Wednesday, April 16, 2014

N = Never Argue with a Reviewer


I should really clarify this to say, “Never engage a reviewer.” Or perhaps, “Never tell a reviewer how to review.” Or how about, “Never threaten a reviewer”?

An author can do herself everlasting damage when she reads a review and decides to tell the reviewer he’s wrong. Or a troll. Or a bully. Or an idiot. Or not qualified to review because he didn’t finish the book.

There are two reasons a person will review a book: first, to talk about why he liked it, what he liked about it, and why others might like it; or second, to tell why he did not like it, what was wrong with it, and why others should avoid it.

Neither of these two reasons benefits the reviewer in any way. He doesn’t get his money back if he doesn’t like the book or if it’s poorly written, and he doesn’t get a bonus free book if he likes the book and recommends it to others. In fact, the reviewer has PAID for the privilege of reading the book, so he has the right to say whatever he darn well pleases about the book, good or bad. He has spent hours of his life reading the book and has earned the right to review it in any way he chooses, whether it be a lengthy discussion on plot and technicalities, or a pictogram made up entirely of smiley faces.

55 comments:

  1. Good Post, Lynda. Reviews can be heart pounding in a good way and in a bad way....

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    1. Heart-pounding reviews. I like that. I think we either have to have the mindset of "whatever—I know my writing is good" or just don't read them, for sanity's sake.

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  2. You're right, but it would be better if the review gave the negative aspects in a more constructive manner instead of bashing it completely. There must have been something good in the book. Wait, I've read one book where I couldn't find a thing to commend about it. I just didn't write a review for it.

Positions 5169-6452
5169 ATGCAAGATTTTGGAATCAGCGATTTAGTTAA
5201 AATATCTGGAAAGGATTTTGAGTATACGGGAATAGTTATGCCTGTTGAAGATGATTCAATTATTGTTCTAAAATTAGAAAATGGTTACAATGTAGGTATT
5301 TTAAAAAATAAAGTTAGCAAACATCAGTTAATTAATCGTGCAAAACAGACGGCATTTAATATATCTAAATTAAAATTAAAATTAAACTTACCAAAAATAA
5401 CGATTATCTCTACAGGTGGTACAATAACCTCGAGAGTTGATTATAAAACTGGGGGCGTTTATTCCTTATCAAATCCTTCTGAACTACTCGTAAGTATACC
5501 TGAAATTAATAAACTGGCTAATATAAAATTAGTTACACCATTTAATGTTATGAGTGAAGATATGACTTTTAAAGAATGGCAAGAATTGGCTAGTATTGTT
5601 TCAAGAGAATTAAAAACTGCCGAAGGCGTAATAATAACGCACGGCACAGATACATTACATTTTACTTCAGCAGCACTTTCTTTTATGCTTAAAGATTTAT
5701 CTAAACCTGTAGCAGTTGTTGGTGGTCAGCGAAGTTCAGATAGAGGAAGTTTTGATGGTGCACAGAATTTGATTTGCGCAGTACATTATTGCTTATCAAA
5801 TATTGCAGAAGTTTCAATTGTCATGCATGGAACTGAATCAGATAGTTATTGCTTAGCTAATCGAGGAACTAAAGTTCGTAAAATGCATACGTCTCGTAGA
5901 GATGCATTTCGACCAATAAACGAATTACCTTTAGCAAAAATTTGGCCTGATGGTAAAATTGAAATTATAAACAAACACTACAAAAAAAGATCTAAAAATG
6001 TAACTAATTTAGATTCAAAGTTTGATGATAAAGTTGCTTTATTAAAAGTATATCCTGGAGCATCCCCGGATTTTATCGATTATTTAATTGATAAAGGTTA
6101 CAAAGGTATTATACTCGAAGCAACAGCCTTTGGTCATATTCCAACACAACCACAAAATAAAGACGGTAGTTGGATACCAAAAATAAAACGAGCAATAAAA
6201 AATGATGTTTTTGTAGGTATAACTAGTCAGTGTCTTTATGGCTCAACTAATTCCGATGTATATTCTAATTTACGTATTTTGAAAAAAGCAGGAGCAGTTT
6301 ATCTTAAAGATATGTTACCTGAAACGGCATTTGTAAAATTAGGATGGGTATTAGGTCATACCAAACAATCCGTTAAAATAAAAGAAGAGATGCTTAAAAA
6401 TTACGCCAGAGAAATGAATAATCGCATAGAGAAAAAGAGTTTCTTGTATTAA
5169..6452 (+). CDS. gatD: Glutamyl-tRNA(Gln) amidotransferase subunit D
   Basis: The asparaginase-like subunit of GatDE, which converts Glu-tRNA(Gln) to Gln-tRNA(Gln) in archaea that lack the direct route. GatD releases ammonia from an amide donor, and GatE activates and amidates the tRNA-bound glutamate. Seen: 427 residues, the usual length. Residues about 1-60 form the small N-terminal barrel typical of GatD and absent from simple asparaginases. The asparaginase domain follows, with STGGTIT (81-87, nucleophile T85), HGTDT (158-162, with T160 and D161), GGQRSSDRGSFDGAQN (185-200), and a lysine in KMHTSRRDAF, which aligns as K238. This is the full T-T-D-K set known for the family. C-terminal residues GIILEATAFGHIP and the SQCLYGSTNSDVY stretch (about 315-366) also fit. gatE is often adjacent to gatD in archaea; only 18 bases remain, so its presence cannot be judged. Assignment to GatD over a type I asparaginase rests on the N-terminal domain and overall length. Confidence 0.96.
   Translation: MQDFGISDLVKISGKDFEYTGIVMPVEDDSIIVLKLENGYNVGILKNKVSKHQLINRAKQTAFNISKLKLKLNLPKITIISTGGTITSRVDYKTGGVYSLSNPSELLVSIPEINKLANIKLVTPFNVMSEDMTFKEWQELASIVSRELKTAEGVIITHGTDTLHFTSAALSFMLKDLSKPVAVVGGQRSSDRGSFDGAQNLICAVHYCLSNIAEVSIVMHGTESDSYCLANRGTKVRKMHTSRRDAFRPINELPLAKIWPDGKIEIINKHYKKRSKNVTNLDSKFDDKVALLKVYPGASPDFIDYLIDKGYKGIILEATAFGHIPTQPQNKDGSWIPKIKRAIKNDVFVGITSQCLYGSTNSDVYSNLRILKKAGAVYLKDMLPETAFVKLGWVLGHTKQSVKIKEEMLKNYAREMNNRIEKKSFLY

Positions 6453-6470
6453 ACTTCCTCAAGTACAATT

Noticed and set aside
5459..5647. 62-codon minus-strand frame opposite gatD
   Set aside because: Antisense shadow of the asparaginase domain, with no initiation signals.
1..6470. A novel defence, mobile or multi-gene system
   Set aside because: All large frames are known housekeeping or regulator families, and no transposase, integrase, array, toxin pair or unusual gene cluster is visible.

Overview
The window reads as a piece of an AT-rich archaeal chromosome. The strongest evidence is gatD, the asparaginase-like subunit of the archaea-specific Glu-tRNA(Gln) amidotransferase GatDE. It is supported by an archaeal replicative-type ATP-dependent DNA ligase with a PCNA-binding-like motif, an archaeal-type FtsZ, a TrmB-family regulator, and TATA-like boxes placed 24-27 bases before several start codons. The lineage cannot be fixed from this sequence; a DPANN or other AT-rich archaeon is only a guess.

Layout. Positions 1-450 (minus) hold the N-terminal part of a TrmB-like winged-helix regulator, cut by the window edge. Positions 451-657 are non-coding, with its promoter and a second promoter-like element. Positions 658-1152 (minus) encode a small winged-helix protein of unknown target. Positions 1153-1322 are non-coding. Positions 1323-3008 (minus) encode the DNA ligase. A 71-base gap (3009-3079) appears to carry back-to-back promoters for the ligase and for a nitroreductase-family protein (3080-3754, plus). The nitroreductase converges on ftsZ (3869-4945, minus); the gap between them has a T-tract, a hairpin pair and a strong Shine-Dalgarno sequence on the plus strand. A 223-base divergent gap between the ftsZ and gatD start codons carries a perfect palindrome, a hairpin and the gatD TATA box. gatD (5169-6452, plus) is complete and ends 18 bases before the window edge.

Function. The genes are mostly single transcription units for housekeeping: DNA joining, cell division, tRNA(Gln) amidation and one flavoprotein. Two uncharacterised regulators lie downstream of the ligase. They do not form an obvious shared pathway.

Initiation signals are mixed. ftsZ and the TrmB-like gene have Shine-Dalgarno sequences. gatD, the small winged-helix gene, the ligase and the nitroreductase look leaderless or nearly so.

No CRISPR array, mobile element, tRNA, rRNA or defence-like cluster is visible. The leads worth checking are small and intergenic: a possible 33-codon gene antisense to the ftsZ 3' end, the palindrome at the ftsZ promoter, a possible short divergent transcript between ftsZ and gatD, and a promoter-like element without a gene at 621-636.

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    1. I'm torn with this, Nana, because I feel constructive is a bonus, since the reviews should "technically" be for the readers. However, there is no need to be mean, regardless of what's being said.

      If I've read a book that had no good things to report, I still feel it's my duty to make other readers aware. They can still choose to read it, but I know I've warned them.

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  3. Definitely never engage with a reviewer - very good advice. I do think it is sad sometimes, however, when it seems as if newspapers/tv shows present reviewers with something they know they will hate just to see the vitriol come out.
    Tasha
    Tasha's Thinkings - AtoZ (Vampires)
    FB3X - AtoZ (Erotic Drabbles)

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    1. There is always someone who's out there simply to stir the pot. They live for the drama, and facts usually don't have a place in the equation.

      Thanks for the visit as well as the comment, Natasha! I'll be sure to pop over to your blog, since I haven't caught it yet.

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  4. Never, never, never engage a reviewer. That is all I am going to say about that. Ok I lied. Never engage a reviewer you will not win. You will either look like an a$$ or an idiot either way you lose.

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    1. I like your revised clause: you will not win. It matters not what you say or whether you're right. Engage = lose.

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    2. I love to use this excerpt from a review I received because it opens itself for a comment but I restrained myself. "...I even skipped a chapter and still knew what was going on.." then later in the review "...there was little to no foreshadowing of certain events they just happened..." so he skipped part of the book saying he still knew what was happening so they must have been fluff yet complains that there was no foreshadowing of certain parts. So even a review such as this gets no comment.